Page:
The ‘food’ for future emotional health is love expressed in five ways: physical touch, words of affirmation, quality time, gifts, and acts of service. Speak all five languages to your child the first eighteen months and you are laying the best possible foundation for emotional health.
October 5, 2011
“I love you, no matter what!” This is unconditional love, and it is what children crave. Don’t withhold your love from a child when they miss-behave. Does this sound like permissiveness? It is not. Rather, it is doing first things first. A child’s emotional love tank must be filled before any effective training or discipline can take place.
A child with a full love tank can respond to parental guidance without resentment. On the other hand, when the child does not feel loved, the discipline seems harsh and unfair. Discipline wrapped in love is the most effective discipline. So, if your child’s love language is ‘physical touch’ give him a big hug before you give the correction and after you give the correction.
October 4, 2011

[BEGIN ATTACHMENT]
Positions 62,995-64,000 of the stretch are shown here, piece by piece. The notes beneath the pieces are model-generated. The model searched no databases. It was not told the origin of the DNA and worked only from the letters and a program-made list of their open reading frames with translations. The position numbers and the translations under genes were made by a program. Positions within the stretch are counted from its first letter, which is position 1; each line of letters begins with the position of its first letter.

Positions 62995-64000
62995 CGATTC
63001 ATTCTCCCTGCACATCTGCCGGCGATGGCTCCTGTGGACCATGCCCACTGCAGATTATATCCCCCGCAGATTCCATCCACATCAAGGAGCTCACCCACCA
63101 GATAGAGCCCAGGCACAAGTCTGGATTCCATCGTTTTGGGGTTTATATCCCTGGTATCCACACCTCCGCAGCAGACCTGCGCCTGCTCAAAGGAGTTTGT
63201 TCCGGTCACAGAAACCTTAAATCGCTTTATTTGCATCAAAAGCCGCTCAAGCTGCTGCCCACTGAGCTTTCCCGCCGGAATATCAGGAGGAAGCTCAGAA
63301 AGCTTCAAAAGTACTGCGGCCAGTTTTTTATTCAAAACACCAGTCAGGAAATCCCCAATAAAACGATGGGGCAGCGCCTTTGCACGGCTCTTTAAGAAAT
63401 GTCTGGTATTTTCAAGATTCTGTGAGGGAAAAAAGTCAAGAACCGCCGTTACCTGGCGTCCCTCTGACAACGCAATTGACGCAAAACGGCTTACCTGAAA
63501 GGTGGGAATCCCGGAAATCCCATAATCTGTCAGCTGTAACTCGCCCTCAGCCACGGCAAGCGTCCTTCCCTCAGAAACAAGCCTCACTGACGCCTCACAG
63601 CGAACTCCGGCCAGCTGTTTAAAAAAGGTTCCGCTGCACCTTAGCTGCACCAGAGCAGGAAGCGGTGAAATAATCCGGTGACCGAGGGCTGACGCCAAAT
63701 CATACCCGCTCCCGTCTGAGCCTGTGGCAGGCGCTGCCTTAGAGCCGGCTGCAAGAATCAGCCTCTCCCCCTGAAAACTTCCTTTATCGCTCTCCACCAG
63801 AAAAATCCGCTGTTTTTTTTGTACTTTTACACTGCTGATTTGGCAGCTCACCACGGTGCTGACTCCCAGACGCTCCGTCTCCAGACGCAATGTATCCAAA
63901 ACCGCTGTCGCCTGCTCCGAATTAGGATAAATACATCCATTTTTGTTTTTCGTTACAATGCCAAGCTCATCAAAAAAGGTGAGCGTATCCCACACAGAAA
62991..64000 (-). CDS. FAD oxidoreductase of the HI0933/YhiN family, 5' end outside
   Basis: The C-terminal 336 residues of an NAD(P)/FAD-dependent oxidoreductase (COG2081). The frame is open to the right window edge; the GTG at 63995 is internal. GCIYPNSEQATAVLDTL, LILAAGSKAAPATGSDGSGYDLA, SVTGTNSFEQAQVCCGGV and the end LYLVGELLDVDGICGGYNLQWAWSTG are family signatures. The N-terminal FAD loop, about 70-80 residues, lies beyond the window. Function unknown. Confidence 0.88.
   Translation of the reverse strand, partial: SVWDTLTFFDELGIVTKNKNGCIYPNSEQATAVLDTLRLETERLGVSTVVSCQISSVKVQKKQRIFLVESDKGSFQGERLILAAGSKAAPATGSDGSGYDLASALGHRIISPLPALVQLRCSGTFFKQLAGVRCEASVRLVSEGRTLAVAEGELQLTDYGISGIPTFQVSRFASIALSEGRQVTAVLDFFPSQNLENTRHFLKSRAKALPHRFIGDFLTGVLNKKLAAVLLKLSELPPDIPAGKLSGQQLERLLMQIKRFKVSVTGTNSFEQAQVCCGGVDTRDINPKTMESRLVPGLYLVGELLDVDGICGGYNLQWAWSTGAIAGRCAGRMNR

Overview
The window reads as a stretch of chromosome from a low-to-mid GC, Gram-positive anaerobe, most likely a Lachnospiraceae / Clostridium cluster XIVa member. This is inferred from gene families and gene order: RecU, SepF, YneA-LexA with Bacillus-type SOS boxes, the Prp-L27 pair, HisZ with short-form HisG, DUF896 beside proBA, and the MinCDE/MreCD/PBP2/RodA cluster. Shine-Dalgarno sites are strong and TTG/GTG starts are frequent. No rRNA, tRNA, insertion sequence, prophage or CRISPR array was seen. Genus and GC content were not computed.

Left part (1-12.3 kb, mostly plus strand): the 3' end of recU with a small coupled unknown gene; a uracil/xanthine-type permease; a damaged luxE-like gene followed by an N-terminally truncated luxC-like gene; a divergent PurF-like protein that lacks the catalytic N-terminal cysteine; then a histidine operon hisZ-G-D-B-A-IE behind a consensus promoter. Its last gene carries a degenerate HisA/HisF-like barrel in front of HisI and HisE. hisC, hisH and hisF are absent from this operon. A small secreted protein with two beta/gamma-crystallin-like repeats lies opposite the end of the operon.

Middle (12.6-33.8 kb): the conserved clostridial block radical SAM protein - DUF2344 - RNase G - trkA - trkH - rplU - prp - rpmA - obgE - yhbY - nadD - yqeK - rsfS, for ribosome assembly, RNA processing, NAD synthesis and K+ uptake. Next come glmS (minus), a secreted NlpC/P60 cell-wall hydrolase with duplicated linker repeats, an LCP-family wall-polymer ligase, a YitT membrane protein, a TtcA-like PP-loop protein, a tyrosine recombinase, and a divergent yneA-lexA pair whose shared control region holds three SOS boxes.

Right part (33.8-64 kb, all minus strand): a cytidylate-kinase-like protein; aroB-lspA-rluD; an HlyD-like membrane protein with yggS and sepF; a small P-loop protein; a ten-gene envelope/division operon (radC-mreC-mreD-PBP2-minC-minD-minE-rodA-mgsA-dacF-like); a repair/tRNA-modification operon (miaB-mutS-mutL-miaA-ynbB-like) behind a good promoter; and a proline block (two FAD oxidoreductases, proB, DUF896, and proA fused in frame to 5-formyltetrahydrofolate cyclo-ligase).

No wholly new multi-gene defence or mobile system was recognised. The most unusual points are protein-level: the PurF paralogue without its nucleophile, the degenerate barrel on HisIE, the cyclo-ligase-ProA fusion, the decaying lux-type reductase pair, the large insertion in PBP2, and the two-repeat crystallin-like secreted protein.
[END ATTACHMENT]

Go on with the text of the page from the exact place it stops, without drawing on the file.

Every child has a special way of receiving love. When Dr. Ross Campbell and I wrote the book The Five Love Languages of Children, we discovered that children understand love in five basic ways: physical touch, words of affirmation, quality time, gifts and acts of service. If you have several children, chances are they each understand love in a different way.
Often parents think that the ideal is to treat each child in the same way. They think of this as equality. However, a hug means more to some children than to others. So, if each child gets a hug, some actually receive more than others. Discovering the primary love language of each child is the key to effectively communicating love.
October 3, 2011
Most parents love their children, but many children do not feel loved. When children don’t feel loved, they do poorly in school, they don’t respond well to discipline, and they are filled with anger. I believe that inside every child is an emotional love tank. When the tank is full—that is, the child feels loved by parents—the child grows up emotionally healthy. But when the love tank is empty, the child will grow up with many internal struggles.
Loving children effectively requires parents to express love in a language that the child understands. In my research I discovered five basic love languages: physical touch, words of affirmation, quality time, gifts, and acts of service.